Covid-19 & the UK Climate Assembly

Transition Keynsham’s column in Keynsham Voice, July 2020

Across the UK, citizens are emerging into a world that’s both familiar and strange. As I write, we can see our families but not hug them. We can go to pubs but not swimming pools. Only some of our children are back at school, the majority stuck at home.

For many, the human and economic costs of Covid-19 have been tragically high. For others, the pandemic has been an opportunity to reconnect with nature, learn new things and be with loved ones.

How can we support the people whose lives have been so badly affected by the pandemic and build on the positives? Many people are urging the government to prioritise a green economic recovery. This means embarking on a massive energy efficiency retrofit programme (creating many jobs), linking industry bailouts with net-zero goals and investing in green technologies, energy efficient construction and world-class public transport systems.

The UK’s Climate Assembly uncovers a consensus for this green-led recovery. Set up by Parliament to understand public preferences on how the UK should tackle climate change, it’s made up of 108 people from all walks of life selected to represent the UK’s population in terms of demographics and levels of concern about climate change.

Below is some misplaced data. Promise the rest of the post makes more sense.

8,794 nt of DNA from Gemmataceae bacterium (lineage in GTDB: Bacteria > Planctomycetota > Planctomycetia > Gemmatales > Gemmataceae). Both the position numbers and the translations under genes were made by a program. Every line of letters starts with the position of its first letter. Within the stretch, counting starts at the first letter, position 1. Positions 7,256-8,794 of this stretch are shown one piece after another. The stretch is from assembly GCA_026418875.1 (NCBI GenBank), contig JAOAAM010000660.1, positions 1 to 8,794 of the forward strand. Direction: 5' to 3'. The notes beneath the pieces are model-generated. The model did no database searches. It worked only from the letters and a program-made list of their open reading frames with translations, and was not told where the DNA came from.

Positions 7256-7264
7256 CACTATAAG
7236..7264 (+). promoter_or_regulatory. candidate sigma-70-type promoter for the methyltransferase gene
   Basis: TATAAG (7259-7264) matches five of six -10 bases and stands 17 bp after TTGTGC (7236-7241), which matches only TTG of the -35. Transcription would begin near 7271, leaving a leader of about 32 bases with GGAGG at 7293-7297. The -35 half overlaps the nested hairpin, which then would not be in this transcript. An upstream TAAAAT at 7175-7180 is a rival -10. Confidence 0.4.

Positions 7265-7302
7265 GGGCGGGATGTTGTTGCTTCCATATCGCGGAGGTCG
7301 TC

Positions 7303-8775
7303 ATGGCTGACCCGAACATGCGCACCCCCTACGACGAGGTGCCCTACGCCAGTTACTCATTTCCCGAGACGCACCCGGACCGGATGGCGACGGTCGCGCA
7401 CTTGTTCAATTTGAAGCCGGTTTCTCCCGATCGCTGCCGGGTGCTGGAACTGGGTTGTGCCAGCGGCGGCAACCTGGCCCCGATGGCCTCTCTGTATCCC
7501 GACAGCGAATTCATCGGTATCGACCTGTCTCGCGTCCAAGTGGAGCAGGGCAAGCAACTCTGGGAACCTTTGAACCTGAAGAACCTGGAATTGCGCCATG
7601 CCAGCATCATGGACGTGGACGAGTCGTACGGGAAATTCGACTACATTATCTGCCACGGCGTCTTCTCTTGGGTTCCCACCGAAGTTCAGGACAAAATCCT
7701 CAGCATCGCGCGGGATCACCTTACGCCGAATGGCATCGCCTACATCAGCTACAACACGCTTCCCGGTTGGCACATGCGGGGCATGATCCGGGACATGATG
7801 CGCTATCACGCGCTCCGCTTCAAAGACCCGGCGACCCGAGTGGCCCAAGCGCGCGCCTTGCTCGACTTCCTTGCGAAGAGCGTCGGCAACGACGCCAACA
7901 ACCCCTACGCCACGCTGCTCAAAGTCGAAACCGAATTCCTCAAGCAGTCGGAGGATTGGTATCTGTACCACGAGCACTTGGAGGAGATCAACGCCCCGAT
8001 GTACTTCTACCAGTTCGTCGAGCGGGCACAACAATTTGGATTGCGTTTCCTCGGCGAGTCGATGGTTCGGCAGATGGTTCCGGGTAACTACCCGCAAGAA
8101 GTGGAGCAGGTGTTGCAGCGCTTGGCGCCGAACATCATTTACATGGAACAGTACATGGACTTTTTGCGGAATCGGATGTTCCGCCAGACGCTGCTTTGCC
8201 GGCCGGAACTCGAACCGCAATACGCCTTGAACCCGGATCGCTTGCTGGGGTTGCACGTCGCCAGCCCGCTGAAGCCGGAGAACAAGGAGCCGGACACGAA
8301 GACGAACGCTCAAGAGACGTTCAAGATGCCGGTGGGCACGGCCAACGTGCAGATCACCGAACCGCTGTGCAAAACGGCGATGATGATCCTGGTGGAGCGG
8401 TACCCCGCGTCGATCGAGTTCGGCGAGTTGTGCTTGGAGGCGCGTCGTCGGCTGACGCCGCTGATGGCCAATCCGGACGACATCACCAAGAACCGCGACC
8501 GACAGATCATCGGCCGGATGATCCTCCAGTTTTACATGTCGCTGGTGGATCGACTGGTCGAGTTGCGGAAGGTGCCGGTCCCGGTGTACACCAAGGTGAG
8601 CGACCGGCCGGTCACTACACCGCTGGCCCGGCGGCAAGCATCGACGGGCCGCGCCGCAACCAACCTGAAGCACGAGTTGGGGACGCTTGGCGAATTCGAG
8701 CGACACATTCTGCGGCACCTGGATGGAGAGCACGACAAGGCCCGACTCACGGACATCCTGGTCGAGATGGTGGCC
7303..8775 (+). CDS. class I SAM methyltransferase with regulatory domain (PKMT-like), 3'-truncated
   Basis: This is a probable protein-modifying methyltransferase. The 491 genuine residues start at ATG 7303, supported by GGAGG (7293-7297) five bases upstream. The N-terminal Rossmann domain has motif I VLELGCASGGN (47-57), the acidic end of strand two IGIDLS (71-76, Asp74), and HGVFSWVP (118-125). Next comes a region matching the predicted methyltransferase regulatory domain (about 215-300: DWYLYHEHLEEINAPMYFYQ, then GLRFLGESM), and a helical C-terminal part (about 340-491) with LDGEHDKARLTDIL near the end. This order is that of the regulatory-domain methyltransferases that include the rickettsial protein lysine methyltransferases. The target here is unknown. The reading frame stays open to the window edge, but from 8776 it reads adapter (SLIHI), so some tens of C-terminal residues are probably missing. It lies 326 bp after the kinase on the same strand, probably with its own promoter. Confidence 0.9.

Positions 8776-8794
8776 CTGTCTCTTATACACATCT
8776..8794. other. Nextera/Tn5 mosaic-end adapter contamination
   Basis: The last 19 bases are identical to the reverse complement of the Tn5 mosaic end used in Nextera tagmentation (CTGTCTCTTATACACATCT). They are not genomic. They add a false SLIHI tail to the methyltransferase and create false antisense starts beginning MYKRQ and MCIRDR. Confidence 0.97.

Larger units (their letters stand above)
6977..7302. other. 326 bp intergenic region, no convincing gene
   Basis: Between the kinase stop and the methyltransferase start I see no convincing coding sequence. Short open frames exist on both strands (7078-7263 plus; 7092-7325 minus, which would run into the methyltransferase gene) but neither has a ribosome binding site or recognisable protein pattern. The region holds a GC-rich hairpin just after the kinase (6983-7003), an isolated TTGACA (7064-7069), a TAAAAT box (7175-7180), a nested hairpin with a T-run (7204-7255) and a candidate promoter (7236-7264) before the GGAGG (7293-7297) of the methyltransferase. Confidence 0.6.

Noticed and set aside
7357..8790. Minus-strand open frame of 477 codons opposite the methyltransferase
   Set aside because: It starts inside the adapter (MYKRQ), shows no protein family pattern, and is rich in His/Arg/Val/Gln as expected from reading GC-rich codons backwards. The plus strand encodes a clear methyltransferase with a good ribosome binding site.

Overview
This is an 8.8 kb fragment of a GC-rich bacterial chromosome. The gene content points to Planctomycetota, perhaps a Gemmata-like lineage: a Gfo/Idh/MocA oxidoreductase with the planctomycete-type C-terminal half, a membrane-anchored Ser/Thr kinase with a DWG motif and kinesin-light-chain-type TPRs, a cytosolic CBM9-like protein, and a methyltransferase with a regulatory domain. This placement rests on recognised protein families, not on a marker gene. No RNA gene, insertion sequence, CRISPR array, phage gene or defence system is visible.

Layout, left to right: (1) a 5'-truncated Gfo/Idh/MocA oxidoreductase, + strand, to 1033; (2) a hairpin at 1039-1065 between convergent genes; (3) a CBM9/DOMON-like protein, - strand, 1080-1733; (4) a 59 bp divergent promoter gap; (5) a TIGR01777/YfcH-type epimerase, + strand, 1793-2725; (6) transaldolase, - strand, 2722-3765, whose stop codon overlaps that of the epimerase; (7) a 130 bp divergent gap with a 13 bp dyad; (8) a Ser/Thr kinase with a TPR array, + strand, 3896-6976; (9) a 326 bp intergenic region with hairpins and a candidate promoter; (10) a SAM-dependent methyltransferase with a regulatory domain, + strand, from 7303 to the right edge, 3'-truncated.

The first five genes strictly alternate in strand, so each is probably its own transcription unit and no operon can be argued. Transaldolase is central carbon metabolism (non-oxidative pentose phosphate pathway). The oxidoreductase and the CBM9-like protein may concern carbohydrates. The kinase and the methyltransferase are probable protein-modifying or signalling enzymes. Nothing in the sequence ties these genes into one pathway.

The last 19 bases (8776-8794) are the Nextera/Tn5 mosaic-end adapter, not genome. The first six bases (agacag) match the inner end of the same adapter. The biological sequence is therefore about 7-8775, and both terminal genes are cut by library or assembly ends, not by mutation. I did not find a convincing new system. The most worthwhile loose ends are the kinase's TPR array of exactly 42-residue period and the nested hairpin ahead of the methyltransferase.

Its newly released interim report reveals that an overwhelming majority of Climate Assembly members want Government, employers and others to support changes to the economy and lifestyles which help achieve the UK’s net zero emissions target.

79% of assembly members strongly agreed or agreed that: “Steps taken by the government to help the economy recover should be designed to help achieve net zero;” and 93% of assembly members strongly agreed or agreed that: “As lockdown eases, government, employers and/or others should take steps to encourage lifestyles to change to be more compatible with reaching net zero.”

This is a clear steer for central and local government to put their commitment to reaching net zero front and centre of recovery policies, for the health and wellbeing of our citizens and our planet. I hope they’re listening, because it would be a further tragedy of Covid-19 if we went back to filthy air, rising CO2 emissions and throwaway culture.